Earthquake Science for Kids
I am really enjoying this science (fiction-y at times) blog called io9: We Come From the Future. Given the massive quake in Japan, this might be a great time to talk about geological science including how earthquakes hapen and why we can’t predict them. I’ve excerpted it below but you can see the full post here.
It’s clear that the science of predicting earthquakes has a long way to go. If your child finds earthquakes fascinating, perhaps he or she will be one of the scientists to bring this science further. You never know what will spark a life long interest. How about you? Are your kids interested in learning more about earthquakes after hearing about the big one in Japan? Will an education on earthquakes also help to quell fears about earthquakes happening to them? Please chime in!
by Alasdair Wilkins
In the wake of the massive 9.0-magnitude earthquake that has devastated Japan, an obvious question arises…why didn’t we see it coming? The fact is that earthquake prediction has long baffled scientists, and the current consensus is that it’s actually impossible.
Seismologist Yan Kagan of UCLA said a few years ago, “It may require the development of completely new mathematical and theoretical tools. We should not expect significant progress in this direction in the near future.”
So earthquake prediction depends on answering a crucial question: how do you predict the next sudden release of energy? To a certain extent, that’s easy enough to answer. After all, there are about 500,000 earthquakes a year, and about 100,000 of these cause tremors that can be felt on the surface. That means there’s practically an earthquake every minute, and most of these are clustered in the various regions that find themselves on active fault lines.
Myths and Failed Explanations
Unfortunately, as former U.S. Geological Survey employee and current geology science writer Andrew Alden explains, there’s nothing to any of this:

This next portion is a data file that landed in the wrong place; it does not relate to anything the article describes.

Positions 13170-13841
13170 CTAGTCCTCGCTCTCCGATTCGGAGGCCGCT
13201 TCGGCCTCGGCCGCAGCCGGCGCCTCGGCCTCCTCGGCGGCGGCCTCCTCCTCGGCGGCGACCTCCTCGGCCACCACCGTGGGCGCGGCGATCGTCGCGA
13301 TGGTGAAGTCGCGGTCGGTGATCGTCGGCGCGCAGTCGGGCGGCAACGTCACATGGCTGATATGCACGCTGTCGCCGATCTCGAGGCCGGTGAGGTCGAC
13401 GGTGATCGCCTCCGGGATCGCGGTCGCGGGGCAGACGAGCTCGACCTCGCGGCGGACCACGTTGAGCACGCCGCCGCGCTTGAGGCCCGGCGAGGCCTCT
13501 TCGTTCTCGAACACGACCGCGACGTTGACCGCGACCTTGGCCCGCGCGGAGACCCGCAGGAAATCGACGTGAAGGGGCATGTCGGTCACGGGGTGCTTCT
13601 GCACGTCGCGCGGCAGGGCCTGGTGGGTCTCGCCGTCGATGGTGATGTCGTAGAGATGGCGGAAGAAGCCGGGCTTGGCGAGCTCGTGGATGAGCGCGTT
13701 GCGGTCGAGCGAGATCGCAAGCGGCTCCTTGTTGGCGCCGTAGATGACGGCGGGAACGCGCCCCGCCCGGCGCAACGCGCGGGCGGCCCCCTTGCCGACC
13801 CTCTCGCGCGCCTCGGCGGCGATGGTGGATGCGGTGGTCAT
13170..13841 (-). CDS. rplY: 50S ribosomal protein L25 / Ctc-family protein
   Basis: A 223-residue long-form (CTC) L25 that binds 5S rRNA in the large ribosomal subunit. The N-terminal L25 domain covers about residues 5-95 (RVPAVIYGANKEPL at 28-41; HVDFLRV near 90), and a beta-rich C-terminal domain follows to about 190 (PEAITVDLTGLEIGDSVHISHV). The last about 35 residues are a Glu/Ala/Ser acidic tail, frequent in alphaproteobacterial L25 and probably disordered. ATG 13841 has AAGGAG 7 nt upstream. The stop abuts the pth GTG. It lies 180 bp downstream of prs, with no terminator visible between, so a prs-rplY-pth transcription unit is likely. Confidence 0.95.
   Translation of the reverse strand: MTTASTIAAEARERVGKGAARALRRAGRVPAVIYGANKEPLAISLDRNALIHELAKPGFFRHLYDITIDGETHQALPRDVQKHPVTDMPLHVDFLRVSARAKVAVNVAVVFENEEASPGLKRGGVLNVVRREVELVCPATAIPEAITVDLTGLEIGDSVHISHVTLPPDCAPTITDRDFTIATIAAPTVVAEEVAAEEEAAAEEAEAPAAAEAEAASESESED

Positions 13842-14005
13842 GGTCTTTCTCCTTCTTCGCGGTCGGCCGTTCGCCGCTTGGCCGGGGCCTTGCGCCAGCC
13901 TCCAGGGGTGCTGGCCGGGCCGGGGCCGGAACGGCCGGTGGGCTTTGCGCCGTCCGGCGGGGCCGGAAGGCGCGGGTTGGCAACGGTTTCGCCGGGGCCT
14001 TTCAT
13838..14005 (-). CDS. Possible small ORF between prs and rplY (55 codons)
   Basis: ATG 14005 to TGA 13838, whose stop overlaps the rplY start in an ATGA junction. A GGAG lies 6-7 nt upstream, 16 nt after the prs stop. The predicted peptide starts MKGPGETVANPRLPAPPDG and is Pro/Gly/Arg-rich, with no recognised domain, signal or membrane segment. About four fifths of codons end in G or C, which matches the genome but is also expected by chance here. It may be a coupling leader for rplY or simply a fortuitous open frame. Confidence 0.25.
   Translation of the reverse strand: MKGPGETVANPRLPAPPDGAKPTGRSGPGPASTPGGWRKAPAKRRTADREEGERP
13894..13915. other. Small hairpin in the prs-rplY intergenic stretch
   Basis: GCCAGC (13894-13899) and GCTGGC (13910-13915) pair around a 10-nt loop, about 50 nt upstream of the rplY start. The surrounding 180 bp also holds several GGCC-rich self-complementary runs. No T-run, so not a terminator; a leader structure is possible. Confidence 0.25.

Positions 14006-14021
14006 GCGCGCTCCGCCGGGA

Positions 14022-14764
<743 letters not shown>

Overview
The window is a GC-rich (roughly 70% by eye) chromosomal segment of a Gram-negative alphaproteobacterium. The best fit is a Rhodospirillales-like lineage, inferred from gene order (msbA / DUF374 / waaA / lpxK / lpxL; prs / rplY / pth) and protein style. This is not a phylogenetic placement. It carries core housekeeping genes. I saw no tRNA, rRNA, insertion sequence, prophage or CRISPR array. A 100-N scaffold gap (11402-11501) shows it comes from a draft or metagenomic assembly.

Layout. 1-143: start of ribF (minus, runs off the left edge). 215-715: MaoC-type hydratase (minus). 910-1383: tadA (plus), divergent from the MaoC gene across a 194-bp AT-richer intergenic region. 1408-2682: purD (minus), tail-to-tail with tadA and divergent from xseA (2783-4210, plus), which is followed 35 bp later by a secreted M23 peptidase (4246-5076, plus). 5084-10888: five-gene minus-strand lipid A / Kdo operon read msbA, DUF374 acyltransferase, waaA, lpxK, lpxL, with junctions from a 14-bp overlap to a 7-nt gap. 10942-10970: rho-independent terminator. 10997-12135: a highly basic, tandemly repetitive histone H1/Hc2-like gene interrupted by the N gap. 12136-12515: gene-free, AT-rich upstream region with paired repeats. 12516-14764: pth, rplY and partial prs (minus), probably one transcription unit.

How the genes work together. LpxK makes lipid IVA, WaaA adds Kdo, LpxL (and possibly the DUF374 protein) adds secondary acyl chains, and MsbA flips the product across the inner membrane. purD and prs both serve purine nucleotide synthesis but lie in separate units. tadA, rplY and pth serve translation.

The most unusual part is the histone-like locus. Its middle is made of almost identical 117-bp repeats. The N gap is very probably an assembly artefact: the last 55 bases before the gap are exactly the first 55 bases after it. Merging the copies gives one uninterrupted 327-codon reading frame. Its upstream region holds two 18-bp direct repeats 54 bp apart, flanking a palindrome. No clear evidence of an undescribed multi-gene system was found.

- Do earthquakes correlate with the phase of the Moon? No they don’t.
- Do they tend to occur during a particular type of weather? No they don’t.
- What about time of year? No effect. Previous seismic events? Outside of aftershocks, no.
- Sunspots and solar cycles? Nope, nope.
- Not even psychics do better than chance. Every prediction method makes lucky hits, but none of them really work.
But it gets worse. Alden goes on to explain that even seemingly scientific theories do no better at predicting when the next big earthquake will hit than the ideas put forward by the general public, something that geologists themselves will readily admit:
- It doesn’t matter, for instance, how long it has been since the last earthquake along a particular stretch of geologic fault.
- It doesn’t matter what fluid pressures underground are doing-rising, falling, or fluctuating.
- It doesn’t matter what the electrical conductivity of the ground is doing.
- The behavior of earthquake faults is a stubborn mystery.
The Importance Of Chaos
Now, all is not lost. Yes, earthquakes are naturally chaotic, which means there isn’t much hope of ever predicting the specific time and location of the next severe earthquake, or when a particular area is going to be hit next. But chaos theory has some pretty rigorous mathematics behind it, and it’s possible to model the overall chaotic system with great precision.